“Enucleation is messy, with a risk of damaging the optic nerve of the other eye if you don’t have good scissors. Also buckets of blood loss If the lens of the eye is intact (ideally looking with retroillumination of some sort) I’d try and remove the foreign body/bodies, place sutures in the cornea with the tiniest dissolving sutures I can find, and see whether I can do a third eyelid flap on a human. Quality of work will depend on what sort of equipment I can get. Might have to use a sewing kit and tweezers. If human eye’s are too big for a third eyelid flap, then a temporary tarsorraphy. (Scripty’s Note: this is basically a means of suturing the eyelid shut temporarily while the eye heals.)

The eyeball may deflate, but there’s a chance it will heal up with limited vision and no pain. You don’t risk the other eye, and far less blood loss.

If I haven’t got the right curvy scissors, I’m not attempting to take out a human eye. I know you can’t be too fussy in the post apocalyptic wasteland, but better blind in one eye than in both, and if you take out the eyeball, you have a haematoma develop in the socket which is an infection risk I’d rather avoid if I can.”

The preferred sutures are silk, with nylon as a second choice. As for antibiotics, a vet might have doxycycline powder on hand (it’s used for birds.)

And just when you thought this answer was truly complete, Dr. Ferox came up with this little gem: instead of using eye drops, use the patient’s own plasma. Have your character draw blood and put it in a vial, and rest it on a counter for a while until the red blood cells fall out of solution and sit on the bottom. What’s left on the top will be plasma, the non-formed parts of your blood. Have them use that for eyedrops, 6-8 times a day. It will promote healing, and if they’re taking oral antibiotics, it will actually help deliver that antibiotic into the healing eye (which will do much better than neorevascularization, or spontaneous blood vessel regrowth).  The plasma doesn’t, theoretically, even have to be the character’s, although that’s safest.

So that’s your definitive answer on care of a shrapnel wound to the eye in the post-apocalyptic wasteland!I hope this post  was all you asked for and more.

xoxo, Aunt Scripty


The Script Medic is supported by generous donations on Patreon. Have you considered donating?

squirtpandorica  asked:

Yo! I read your eBook (it was great and very informative, thank you for that) and you brought up Person of Interest and the whole 'kneecapped = unconscious / couldn't possibly do anything dangerous towards the protagonists', and I was wondering what would be a more realistic reaction to that type of injury? Would it be better to show some people actually doing something (crawling away, shooting back, etc) instead of just rolling around on the floor / laying there?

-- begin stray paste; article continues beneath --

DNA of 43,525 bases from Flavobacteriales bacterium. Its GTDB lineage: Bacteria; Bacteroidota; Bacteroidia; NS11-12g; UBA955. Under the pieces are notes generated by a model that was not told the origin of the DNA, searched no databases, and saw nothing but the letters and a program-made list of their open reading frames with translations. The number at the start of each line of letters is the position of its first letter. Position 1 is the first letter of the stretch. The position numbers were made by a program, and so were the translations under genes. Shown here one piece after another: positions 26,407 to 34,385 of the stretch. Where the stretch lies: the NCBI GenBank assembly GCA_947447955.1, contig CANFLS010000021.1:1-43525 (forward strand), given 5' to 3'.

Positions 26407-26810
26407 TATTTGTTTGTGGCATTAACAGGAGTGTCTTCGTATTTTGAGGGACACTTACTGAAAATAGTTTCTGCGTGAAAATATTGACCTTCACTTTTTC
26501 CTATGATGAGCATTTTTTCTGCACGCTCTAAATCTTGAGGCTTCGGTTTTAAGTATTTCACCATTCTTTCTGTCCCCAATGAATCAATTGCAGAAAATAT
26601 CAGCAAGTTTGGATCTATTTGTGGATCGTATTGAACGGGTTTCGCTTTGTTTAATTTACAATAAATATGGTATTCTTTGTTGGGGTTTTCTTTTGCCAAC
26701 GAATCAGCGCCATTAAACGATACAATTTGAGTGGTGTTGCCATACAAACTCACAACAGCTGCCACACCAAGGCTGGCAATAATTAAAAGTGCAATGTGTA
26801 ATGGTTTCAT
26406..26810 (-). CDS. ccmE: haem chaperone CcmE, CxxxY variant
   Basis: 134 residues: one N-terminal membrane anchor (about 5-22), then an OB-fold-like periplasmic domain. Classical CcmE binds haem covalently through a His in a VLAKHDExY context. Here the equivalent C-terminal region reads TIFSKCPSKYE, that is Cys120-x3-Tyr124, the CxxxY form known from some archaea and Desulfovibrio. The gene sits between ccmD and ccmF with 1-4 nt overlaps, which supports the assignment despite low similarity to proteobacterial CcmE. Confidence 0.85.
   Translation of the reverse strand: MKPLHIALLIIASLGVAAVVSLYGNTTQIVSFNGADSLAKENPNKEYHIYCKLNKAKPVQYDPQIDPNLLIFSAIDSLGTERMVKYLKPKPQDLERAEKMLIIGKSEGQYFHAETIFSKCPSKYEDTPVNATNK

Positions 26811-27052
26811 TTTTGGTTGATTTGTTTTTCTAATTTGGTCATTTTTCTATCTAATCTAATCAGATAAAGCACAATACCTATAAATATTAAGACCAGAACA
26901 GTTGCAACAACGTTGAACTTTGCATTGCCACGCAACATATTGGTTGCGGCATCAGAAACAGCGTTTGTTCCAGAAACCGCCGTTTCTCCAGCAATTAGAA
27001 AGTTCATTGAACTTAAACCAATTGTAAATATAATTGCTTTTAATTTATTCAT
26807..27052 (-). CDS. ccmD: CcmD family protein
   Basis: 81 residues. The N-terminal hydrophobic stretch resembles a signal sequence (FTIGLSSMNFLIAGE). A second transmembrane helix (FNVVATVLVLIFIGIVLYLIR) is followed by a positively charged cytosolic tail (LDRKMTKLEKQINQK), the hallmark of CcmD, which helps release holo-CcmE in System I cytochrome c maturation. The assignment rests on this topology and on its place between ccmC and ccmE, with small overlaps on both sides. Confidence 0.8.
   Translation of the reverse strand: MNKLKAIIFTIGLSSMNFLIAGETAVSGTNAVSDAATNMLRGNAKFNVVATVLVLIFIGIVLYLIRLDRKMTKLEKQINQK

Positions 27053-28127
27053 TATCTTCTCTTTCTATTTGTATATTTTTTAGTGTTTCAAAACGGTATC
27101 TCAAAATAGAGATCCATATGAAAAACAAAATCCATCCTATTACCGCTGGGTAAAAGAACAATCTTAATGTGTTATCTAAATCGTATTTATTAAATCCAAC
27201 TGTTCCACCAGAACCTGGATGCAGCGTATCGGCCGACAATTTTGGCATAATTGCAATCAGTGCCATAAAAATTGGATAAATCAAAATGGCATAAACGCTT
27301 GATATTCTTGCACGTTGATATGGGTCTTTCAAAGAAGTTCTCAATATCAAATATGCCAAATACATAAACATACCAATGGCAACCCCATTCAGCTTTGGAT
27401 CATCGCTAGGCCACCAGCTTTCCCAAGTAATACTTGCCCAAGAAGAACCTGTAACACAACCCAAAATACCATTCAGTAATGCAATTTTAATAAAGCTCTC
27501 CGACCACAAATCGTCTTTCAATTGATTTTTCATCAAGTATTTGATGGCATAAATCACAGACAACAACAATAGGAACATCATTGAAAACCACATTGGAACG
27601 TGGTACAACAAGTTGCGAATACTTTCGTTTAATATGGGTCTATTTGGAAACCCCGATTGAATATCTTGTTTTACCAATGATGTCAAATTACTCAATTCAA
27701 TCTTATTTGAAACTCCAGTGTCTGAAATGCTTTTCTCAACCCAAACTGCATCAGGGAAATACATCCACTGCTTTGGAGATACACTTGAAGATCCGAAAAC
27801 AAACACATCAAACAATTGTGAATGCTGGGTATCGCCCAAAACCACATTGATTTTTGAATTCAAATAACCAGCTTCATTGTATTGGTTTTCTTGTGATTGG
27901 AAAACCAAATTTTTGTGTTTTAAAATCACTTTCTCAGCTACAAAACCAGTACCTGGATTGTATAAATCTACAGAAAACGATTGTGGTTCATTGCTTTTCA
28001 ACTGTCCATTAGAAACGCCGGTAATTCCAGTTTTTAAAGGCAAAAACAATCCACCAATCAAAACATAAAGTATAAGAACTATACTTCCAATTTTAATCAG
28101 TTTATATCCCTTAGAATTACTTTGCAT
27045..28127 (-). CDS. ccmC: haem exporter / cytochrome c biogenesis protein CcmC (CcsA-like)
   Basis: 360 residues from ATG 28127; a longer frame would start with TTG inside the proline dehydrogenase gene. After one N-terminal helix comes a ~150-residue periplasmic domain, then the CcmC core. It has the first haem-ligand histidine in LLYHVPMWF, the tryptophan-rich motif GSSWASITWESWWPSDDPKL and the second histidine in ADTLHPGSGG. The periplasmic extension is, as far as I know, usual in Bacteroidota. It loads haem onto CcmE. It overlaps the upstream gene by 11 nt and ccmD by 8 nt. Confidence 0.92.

Thanks for the compliments! I’m very proud of that little gift :)

As to fighting back after a knee shot? Oh absolutely! There’s video, if you search hard enough, of an officer getting shot repeatedly in the legs, then drawing their gun and returning fire and killing their attacker. Cognition and arm use are not impaired by a gunshot to the knee. Neither, by the way, is screaming; I expect they would do lots.

Crawling is likely to be impossibly difficult / painful, and walking is probably Right Out (without crutches). They can still scream for help, radio for help, return fire, text, play Thumb Wars and possibly Candy Crush….

I hope this helps!

xoxo, Aunt Scripty


Becoming a Patron lets you see the freaking future. Have you considered becoming a clairvoyant?

Free eBook: 10 BS “Medical” Tropes that Need to Die TODAY!  

diseonfire  asked:

If you had a stranded alien stuck on Earth in First Contact l scenario, who is sick or appears unwell (e.g. trauma injuries, unsteadiness, lethargy), would you think it better to try your chances with a doctor or the local vet? As a modern vet, if you were presented with an alien patient you up until that moment couldn't fathom existing, what would be the first steps you would take in trying to treat them quickly and with reasonable secrecy?

There are a few things to consider when choosing either a vet clinic or the doctor’s office for your extra-terrestrial visitor.

A vet clinic might:

  • Be set up for smaller than human or larger than human sized patients
  • May have facilities for ‘exotic’ patients, i.e. non-mammals
  • Usually has a surgical suite, Xray, blood/urine analyzers and sometimes ultrasound on-site
  • Has medications on site, and a wide variety
  • Usually a non-specialist, generalist type clinic for their type of species.
  • Is set up to admit and hospitalize their patients.
  • May have a portable ‘home-visit kit’ already packed with lots of stuff
  • Is usually not staffed 24 hours.